After Solomon’s reign ended, ten tribes of Israel rejected the Davidic line of kings and formed their own northern Kingdom of Judea.
However, the male descendants of King David continued to rule the tribes of Judah and Benjamin in Israel, which became the southern kingdom; that is, until the Babylonians conquered it in 597 BC.
At that time, some Jews stayed in Judah, others fled to Egypt, and most of the nesi’im—the princes of the Davidic line, were taken to Babylon along with many of the Jewish people.
There, David’s kingdom continued, its members being appointed by religious leaders to govern the Jewish community. Such leaders were called rosh ha’gola, which means head of the exile or exilarch.
This line of rulers survived the Islamic invasions of the region, but came to an end with the Arab conquest of Baghdad in AD 1040.
The descendants of the exilarchs spread out across Mesopotamia, the Levant, Egypt, and the Mediterranean basin looking for new lands where they could live as Jews.
While some remained in Spain, Portugal, France, and Italy, others later moved into other parts of Europe. During these times, they separated into Ashkenazi, Sephardi, and other groups.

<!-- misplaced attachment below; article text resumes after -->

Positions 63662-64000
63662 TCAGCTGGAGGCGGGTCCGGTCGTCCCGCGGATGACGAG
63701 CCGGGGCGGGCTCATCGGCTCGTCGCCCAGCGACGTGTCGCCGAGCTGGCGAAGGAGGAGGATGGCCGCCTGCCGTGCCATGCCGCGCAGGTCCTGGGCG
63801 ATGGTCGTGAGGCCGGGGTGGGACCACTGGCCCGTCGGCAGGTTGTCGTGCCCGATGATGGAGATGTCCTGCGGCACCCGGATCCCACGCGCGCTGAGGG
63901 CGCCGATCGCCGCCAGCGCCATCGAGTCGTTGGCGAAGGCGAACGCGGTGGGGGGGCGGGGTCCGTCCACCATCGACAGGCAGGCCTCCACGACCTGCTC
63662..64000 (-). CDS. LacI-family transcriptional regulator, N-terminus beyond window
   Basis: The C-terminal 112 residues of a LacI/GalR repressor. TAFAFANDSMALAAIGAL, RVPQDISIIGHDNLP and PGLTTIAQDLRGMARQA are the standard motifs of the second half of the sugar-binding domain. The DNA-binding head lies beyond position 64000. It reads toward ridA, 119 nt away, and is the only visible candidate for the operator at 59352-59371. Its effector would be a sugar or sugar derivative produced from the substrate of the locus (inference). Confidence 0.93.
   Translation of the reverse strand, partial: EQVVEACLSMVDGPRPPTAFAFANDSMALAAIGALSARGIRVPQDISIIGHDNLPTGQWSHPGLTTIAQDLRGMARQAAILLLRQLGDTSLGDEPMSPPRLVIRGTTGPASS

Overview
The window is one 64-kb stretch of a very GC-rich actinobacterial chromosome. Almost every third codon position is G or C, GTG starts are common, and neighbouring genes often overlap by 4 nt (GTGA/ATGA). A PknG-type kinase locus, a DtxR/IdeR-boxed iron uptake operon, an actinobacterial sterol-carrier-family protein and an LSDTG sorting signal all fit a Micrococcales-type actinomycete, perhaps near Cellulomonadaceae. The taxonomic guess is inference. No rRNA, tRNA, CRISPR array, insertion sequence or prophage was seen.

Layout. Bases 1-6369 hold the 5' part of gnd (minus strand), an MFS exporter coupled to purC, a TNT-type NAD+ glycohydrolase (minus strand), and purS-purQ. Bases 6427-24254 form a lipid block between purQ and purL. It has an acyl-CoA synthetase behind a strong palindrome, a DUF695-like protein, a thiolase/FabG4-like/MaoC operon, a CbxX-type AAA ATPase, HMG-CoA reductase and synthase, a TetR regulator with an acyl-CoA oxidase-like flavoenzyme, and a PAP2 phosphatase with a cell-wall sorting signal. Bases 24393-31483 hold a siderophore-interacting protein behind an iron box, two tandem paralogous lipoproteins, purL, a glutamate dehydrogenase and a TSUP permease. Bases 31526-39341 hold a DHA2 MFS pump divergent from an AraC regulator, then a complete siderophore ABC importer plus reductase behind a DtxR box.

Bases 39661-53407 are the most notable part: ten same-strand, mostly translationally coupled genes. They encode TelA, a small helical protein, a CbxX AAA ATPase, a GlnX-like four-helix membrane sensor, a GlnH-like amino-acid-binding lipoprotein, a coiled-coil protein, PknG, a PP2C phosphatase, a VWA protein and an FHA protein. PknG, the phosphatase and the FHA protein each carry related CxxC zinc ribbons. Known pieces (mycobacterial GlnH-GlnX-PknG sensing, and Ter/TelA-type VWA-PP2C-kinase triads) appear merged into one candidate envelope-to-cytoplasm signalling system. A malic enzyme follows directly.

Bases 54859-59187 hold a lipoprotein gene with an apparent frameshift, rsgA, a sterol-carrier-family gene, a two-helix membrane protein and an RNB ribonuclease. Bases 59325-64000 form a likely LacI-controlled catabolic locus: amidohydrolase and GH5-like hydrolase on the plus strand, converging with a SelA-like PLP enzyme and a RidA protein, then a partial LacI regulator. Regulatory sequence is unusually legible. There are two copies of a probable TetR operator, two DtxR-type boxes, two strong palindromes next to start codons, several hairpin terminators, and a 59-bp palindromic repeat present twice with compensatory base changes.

Some of the Davidic lines, especially those of rabbinic descent, kept careful track of their lineage from one generation to the next as they migrated from one land to another.
Therefore, among the Ashkenazim, those who claim Davidic descent usually do so by tracing their lineage back to a famous Jewish rabbi or scholar, such as the 18th century Rabbi Yisroel (Israel) ben Eliezer, known as the Ba’al Shem Tov; or Shneur Zalman, the first Lubavitcher rebbe; or Saadya, the Gaon of Vilna—all of whom claim Davidic descent.
Some trace their lineage back to an even more famous line, such as the great 11th century French commentator on the Tanakh and Talmud, Rashi (Rabbi Shlomo Itzhaki), or the family line of the Maharshal in Lithuania (Shlomo Luria), or the Maharal of Prague (Judah Loew ben Bezalel).